Financing initiatives, tax incentives, or zoning regulation changes can be structured to bring grocery stores or supermarkets to underserved neighborhoods. Grocery stores or supermarkets that sell a wide variety of fresh fruits and vegetables, dairy products, meat, baked goods, packaged, and frozen items are less available in low income than in middle income neighborhoods, in predominately black than white neighborhoods, and in urban than suburban areas (Powell 2007*).
Expected Beneficial Outcomes (Rated)
Increased access to healthy food
Other Potential Beneficial Outcomes
Increased healthy food consumption
Reduced obesity rates
Increased food security
Improved health outcomes
Evidence of Effectiveness
There is some evidence that attracting new grocery stores to underserved areas increases access to healthy food in these communities (Abeykoon 2017, Rogus 2018*, Richardson 2017*, Elbel 2015a). Such stores can improve perceptions of food access, neighborhood satisfaction, and mental health. Improved perception of access to healthy foods may raise awareness and improve decision-making about healthy foods, which over time can develop into improved health outcomes (Abeykoon 2017). Additional evidence is needed to confirm effects of attracting new grocery stores to underserved areas on healthy food consumption, overall dietary behaviors, and health outcomes, especially over the long-term (Abeykoon 2017, MacMillan 2018).
Changes to local food environments such as attracting new grocery stores can increase healthy food consumption among individuals shopping at these stores (MacMillan 2018). In a Bronx-based study, living within a half mile of a new supermarket changed residents’ purchasing and consumption behavior; residents purchased more healthy and unhealthy foods, consumed more produce and water and less sugar-sweetened beverages and pastries, and more residents reported always having produce available at home (Rogus 2018*). Other studies find no short-term changes to purchasing or consumption behavior (Elbel 2015a), suggesting that more comprehensive strategies may be needed to promote dietary behavior change (Cummins 2014, Boone-Heinonen 2011, Sadler 2013), such as reducing prices and increasing marketing of healthy foods (Ghosh-Dastidar 2014*) and improving the overall balance of healthy and unhealthy food retail in neighborhood food environments (McGuirt 2018). One study suggests that opening a new supermarket in a food desert increases access and availability of healthy foods for residents living in close proximity to the store; however, existing convenience stores may reduce healthy food offerings in response (Ghosh-Dastidar 2017*).
A Pittsburgh-based study suggests living in a neighborhood with a new supermarket is associated with improved food security, reduced SNAP participation, and reduced new diagnoses of high cholesterol and arthritis (Richardson 2017*). Greater supermarket availability has been associated with lower prevalence of obesity and overweight (Morland 2006*, Larson 2009a*, Ford 2008*). New supermarket openings have been associated with reduced body mass index (BMI) among children from families with low incomes (Zeng 2019*). Children who live far away from a grocery store appear to have higher BMIs than children living closer to a store (Carroll-Scott 2013*). One study suggests living in neighborhoods with large supermarkets is associated with reduced BMI over time among girls, but not among boys (Chen 2016c*).
Attracting new grocery stores to low income areas alone may not address nutritional disparities across socio-economic groups; educational materials and financial incentives for consumers may be needed to help change preferences for unhealthy food and support purchase of higher priced items (NBER-Handbury 2016). Supermarkets and large grocery stores can reduce the price of healthy food in food deserts, though healthy food may still be more expensive than in non-food deserts, which suggests additional price supports may be needed. Supermarkets increase the availability of both healthy and unhealthy food options and can increase temptation to overspend on non-essential items; however, stores within walking distance can also reduce transportation costs and increase budget available to spend on food purchases (Abeykoon 2017).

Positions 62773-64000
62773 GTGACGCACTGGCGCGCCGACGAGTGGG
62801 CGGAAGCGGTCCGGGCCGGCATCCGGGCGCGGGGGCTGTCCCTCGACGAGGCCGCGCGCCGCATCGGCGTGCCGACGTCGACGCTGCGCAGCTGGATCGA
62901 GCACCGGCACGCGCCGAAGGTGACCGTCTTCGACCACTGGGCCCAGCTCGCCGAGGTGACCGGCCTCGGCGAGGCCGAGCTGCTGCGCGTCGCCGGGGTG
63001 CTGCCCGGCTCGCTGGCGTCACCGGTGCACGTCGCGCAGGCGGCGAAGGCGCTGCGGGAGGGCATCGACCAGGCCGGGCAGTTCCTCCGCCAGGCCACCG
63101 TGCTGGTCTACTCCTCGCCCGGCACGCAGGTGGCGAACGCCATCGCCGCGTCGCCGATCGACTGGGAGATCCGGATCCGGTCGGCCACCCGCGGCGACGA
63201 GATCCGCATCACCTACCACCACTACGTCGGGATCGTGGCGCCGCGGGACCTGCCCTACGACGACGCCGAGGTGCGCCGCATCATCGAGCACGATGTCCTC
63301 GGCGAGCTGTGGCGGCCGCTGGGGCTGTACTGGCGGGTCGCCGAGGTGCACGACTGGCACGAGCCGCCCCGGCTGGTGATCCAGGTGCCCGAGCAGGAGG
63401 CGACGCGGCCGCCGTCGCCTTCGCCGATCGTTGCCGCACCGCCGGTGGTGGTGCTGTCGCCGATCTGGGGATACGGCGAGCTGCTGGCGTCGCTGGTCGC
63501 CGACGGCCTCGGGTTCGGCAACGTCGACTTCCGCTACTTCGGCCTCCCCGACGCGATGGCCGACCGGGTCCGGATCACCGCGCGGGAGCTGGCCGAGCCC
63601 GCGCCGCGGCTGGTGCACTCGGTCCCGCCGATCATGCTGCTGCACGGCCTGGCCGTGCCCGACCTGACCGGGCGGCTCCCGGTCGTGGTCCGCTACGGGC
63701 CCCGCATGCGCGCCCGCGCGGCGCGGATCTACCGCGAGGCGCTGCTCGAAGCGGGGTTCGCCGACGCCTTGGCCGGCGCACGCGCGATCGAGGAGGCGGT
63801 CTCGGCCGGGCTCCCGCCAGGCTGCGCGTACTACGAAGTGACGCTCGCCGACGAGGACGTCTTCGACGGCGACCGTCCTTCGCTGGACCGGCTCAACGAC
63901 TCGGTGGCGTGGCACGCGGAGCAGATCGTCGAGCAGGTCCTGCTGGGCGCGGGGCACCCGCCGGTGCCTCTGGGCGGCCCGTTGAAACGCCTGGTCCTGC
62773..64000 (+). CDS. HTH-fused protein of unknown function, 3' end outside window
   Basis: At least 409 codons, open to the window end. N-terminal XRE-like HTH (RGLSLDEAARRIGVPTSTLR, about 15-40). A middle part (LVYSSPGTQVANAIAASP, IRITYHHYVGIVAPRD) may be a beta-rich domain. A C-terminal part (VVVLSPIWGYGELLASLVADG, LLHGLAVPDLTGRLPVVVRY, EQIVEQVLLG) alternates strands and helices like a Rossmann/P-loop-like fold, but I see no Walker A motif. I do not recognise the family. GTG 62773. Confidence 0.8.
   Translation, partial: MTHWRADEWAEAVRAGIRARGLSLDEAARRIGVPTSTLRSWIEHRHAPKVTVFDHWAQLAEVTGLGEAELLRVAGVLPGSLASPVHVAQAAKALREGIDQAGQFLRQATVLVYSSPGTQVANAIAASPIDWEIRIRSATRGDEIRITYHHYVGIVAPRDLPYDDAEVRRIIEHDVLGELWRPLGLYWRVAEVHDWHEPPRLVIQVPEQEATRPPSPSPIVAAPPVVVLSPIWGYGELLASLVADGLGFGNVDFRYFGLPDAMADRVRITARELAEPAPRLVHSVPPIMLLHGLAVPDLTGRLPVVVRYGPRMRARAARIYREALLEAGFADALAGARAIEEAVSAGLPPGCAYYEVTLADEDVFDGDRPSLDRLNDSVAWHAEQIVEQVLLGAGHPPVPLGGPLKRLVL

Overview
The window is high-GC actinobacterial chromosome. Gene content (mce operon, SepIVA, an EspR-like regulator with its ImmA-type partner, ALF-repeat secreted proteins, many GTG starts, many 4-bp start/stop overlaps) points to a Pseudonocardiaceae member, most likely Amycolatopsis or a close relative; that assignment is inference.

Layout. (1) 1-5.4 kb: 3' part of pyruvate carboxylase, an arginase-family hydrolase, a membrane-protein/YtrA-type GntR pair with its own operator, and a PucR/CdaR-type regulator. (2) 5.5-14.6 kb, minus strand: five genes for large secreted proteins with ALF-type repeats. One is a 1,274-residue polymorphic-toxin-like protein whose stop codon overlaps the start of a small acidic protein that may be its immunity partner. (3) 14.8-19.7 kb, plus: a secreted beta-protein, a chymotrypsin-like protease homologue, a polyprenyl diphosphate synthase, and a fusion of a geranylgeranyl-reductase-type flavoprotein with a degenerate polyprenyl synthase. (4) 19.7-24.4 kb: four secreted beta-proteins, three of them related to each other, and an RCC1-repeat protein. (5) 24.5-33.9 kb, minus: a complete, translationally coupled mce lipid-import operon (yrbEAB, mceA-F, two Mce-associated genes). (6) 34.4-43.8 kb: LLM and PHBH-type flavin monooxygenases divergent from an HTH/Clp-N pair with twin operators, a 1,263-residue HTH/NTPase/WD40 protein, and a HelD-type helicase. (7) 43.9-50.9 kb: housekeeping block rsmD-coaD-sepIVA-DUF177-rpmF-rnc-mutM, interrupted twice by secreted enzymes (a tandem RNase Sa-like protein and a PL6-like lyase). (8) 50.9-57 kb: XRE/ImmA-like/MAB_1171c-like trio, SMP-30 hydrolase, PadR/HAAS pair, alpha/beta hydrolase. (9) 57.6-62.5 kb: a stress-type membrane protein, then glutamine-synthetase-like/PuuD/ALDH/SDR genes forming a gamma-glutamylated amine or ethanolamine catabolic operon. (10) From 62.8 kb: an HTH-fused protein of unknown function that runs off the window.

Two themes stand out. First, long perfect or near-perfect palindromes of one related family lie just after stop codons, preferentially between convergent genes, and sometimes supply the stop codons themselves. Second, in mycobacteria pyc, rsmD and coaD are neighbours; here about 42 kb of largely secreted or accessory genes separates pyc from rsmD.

Impact on Disparities
Reauthorized in 2018, America’s Healthy Food Financing Initiative (HFFI) is a public-private partnership administered by Reinvestment Fund for the US Department of Agriculture (USDA). As of 2018, America’s HFFI has given over $220 million in grants and loans to 35 states to help attract grocery stores and supermarkets and improve access to healthy food in low income, underserved rural and urban communities (Reinvestment-AHFFI, US DHHS-Healthy food financing). The national HFFI is modeled on the Pennsylvania Fresh Food Financing Initiative that supported 88 projects in urban and rural areas across the state (TRF-PFFFI). Pennsylvania’s program also inspired similar programs in Arizona, Colorado, Georgia, Illinois, Louisiana, Maryland, Massachusetts, Minnesota, Mississippi, New Jersey, New York, Tennessee, and Texas (Food Trust 2011).
As of 2011, 11 states and Washington, DC have enacted healthy food retail legislation; in nine cases this legislation focuses on attracting grocery stores and supermarkets to underserved areas. Seven states have introduced such legislation that either did not pass or is pending further action (CDC-State initiatives healthy food). Between 2012 and 2014, Maryland, Massachusetts, and Mississippi passed legislation to promote healthy grocery retail options, although only Maryland’s legislation included funding, and in Texas, legislation was enacted to allow land banks to sell property to a developer that plans to build healthy grocery stores on it (NCSL-Local food legislation 2016).
PolicyLink-Grocery store 2008 - PolicyLink. Grocery store attraction strategies: A resource guide for community activists and local governments. 2008.
ChangeLab-Food retail - ChangeLab Solutions. Healthy food retail.
ChangeLab-Getting to grocery - ChangeLab Solutions. Getting to grocery: Tools for attracting healthy food retail to underserved neighborhoods.
AHA-VFHK toolkits - American Heart Association (AHA), Robert Wood Johnson Foundation (RWJF). Voices for healthy kids (VFHK): Toolkits to make the healthy choice the easy choice in the places where children live, learn and play.